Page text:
University students to collect $100,000 prize at Cop28 for sustainability projects

One hundred projects from universities all over the world have been submitted

Visitors at the Prototypes for Humanity exhibition held at the Boulevard in the Emirates Towers in Dubai. Pawan Singh / The National
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From using palm trees to harness micro-winds and generate electricity to upcycling plastic waste into green materials, 100 projects developed by university students offering solutions to environmental and social issues have been on display at an exhibition in Dubai this week.

The 100 chosen projects, from 46 countries and 92 universities, have been visible at the Prototypes for Humanity exhibition at Emirates Towers – running from November 28 to 30.

A total prize of $100,000 will be awarded in five categories – nature and food; health and safety; energy efficiency; education; and data science and artificial intelligence-enabled solutions.

The award ceremony is scheduled for December 2 in Cop28’s Green Zone and will reward outstanding contributions with a share of the $100,000 prize money.

We have always had very consistent participation from UAE-based students
Tadeu Baldani Caravieri

Tadeu Baldani Caravieri, founding director of Prototypes for Humanity, said the programme celebrated innovation from universities that had the power to change society and the planet for the better.

"The work we do is to celebrate academic innovation. We have a big showcase of innovation in Dubai every year and we also support the university students who want to take those solutions forward," Mr Caravieri said.

“The reason we started doing this almost 10 years ago is because we realised that what is being produced at universities and in research labs is, at times, not sufficiently acknowledged."

Mr Caravieri also gave particular praise to the efforts made by UAE universities in recent years.

“UAE universities are developing new frameworks for research, which is incredibly exciting," he added.

“We have always had very consistent participation from UAE-based students. Not only is the research of good quality, but the framework is very advanced.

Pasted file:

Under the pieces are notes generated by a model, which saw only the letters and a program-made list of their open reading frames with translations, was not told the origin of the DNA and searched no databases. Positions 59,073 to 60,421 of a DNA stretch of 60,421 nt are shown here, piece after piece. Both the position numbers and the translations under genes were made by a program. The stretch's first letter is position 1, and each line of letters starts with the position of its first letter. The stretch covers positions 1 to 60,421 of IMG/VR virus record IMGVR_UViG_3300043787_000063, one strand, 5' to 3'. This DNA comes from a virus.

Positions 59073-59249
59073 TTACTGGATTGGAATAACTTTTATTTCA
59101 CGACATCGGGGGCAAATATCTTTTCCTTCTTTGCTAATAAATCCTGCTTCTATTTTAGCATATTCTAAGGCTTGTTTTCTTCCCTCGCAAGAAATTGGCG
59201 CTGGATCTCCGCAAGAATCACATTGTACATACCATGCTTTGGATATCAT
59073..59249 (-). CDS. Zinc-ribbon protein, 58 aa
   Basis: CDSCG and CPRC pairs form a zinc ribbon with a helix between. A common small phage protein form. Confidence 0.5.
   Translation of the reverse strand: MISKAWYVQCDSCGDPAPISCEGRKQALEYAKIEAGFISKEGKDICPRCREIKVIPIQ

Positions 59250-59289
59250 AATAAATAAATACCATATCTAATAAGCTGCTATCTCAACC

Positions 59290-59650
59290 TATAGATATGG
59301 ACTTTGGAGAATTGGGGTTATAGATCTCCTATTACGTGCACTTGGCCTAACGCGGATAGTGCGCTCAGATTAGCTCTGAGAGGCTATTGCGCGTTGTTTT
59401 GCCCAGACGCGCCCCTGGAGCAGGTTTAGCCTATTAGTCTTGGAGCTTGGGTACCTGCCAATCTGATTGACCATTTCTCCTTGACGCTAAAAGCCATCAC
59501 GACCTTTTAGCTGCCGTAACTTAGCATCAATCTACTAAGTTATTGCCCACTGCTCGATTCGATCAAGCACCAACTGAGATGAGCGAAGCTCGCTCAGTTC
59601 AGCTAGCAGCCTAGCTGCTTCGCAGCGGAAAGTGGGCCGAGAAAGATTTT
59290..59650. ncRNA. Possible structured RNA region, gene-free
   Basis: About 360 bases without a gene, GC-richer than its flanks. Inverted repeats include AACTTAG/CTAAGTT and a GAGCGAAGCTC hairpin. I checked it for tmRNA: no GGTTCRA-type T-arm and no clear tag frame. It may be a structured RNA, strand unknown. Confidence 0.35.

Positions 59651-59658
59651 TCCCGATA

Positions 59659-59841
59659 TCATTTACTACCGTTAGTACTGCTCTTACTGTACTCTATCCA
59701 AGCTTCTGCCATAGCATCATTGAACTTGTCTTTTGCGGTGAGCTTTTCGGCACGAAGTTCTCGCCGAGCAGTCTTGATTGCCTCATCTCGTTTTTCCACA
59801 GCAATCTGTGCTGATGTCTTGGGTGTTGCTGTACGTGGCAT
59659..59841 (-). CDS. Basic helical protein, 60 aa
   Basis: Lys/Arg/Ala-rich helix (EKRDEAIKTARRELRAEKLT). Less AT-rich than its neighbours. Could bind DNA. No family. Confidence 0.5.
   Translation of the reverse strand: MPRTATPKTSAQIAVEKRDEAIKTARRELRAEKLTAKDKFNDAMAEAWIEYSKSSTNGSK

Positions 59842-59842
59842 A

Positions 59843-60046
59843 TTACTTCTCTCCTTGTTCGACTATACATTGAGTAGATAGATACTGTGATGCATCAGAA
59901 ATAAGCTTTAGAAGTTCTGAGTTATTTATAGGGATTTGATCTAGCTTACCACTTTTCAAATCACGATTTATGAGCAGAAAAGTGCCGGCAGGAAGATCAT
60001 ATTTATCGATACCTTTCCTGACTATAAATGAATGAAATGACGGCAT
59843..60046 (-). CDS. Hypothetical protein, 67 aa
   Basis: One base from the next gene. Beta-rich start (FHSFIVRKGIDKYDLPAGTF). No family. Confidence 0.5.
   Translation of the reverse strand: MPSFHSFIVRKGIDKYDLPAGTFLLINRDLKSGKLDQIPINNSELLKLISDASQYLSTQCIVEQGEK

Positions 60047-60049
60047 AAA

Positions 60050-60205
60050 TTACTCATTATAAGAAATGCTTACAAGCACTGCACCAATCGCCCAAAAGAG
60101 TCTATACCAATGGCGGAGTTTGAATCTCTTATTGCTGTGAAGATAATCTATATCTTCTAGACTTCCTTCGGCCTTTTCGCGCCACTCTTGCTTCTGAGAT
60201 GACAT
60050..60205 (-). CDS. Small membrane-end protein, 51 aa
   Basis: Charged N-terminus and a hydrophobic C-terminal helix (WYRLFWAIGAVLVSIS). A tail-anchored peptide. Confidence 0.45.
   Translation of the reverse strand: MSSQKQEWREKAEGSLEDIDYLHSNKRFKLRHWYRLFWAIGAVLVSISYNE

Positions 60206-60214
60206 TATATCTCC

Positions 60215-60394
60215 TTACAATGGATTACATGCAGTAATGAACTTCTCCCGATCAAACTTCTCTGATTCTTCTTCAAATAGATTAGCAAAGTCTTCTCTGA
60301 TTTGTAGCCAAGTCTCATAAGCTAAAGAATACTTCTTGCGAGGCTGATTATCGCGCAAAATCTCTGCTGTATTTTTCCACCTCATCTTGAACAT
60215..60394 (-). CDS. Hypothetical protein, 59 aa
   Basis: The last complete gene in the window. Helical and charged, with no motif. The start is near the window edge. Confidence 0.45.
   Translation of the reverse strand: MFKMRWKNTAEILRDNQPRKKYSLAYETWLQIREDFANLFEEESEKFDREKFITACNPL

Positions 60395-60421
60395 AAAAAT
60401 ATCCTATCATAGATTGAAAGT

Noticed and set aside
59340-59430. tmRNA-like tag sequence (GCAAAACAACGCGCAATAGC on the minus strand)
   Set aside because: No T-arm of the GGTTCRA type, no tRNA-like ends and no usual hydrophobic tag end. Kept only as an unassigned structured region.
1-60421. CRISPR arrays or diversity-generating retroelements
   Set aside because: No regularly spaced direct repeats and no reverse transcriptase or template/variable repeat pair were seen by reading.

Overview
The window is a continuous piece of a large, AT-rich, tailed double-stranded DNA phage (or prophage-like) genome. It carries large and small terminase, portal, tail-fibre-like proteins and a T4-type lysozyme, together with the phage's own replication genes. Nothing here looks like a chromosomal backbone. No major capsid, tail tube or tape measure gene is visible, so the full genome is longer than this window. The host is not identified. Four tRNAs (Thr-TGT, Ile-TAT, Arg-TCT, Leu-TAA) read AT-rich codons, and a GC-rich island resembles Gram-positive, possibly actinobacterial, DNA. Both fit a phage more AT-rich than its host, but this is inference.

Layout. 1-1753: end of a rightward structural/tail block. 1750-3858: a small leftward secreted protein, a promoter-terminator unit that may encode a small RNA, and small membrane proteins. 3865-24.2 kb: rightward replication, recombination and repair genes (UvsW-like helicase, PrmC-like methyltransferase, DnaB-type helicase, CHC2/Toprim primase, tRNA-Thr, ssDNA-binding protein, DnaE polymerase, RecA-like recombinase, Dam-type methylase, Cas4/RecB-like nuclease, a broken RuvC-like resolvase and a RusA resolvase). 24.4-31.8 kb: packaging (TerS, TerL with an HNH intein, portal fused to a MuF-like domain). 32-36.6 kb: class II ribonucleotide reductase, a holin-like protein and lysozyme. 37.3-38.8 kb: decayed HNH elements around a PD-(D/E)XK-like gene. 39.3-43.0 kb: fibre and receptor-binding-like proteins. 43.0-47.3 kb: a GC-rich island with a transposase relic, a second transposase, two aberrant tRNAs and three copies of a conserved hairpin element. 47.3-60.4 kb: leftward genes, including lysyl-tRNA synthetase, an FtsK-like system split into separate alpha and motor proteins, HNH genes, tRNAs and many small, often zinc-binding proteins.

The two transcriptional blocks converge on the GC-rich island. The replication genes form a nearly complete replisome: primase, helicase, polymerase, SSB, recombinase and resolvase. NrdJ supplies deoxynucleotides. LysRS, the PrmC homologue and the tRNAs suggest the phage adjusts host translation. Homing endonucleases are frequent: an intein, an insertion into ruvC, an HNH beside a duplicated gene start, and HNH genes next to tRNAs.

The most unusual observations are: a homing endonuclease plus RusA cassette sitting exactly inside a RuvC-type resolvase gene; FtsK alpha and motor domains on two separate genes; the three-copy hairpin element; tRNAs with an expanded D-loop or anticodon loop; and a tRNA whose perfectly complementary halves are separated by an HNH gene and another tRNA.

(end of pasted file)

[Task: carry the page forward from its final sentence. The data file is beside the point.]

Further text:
"The universities in the region, some of them, are at the forefront of research when it comes to alternative sources of energy."

Thaier Alawadh from Saudi Arabia and Ahmed Elsayed from Egypt, both chemical engineering graduates at UAE University, created Tree 2.0, which is a mechanical tree designed to capture carbon dioxide from the air.

Their project is patent pending and is on show at the exhibition, which has run annually since 2014.

Tree 2.0 revolutionises carbon removal, processing 1.5 million cubic metres of air per tonne of carbon dioxide at a rapid 700 times absorption rate.

“We are capturing carbon dioxide from air on our device. The process itself is five to 10 times better than what is available on the market," Mr Alawadh said.

"There are so many companies that pay you in carbon credits, so we can sell the carbon dioxide to these companies.

"We are in the patent funding process and we're already approaching companies."

The 2023 edition of this exhibition, held in partnership with Dubai Future Foundation, will launch a new programme to bring together academic innovation, venture-building experts and industry partners to co-create viable solutions for environmental and societal problems.

A team of 13 at New York University Abu Dhabi created Precious Plastic, a solvent-free method of converting plastic bags and masks into stable carbon dots that dissolve in liquids, offering a solution to plastic waste.

Mohammed Abdelhameed, a researcher at NYUAD, said: "We convert plastic waste that includes plastic bottles, plastic bags, or masks into valuable products that will have more economic value."

These carbon materials at the nanoscale size are used in many applications. For example, they can be used in very small quantities in concrete to enhance its strength.

"During the Covid-19 pandemic, the main challenge we were trying to solve was that we were using a large number of masks globally. So we thought we needed to do something to change that," Mr Abdelhameed said.

"Since these masks are very similar in chemical structure to plastic bags and bottles, we expanded our experiments to include them as well. The process worked very well."

Mr Abdelhameed said that, if the team wins the prize money, they will use it to expand the scale of their experiments.

Updated: December 01, 2023, 3:00 AM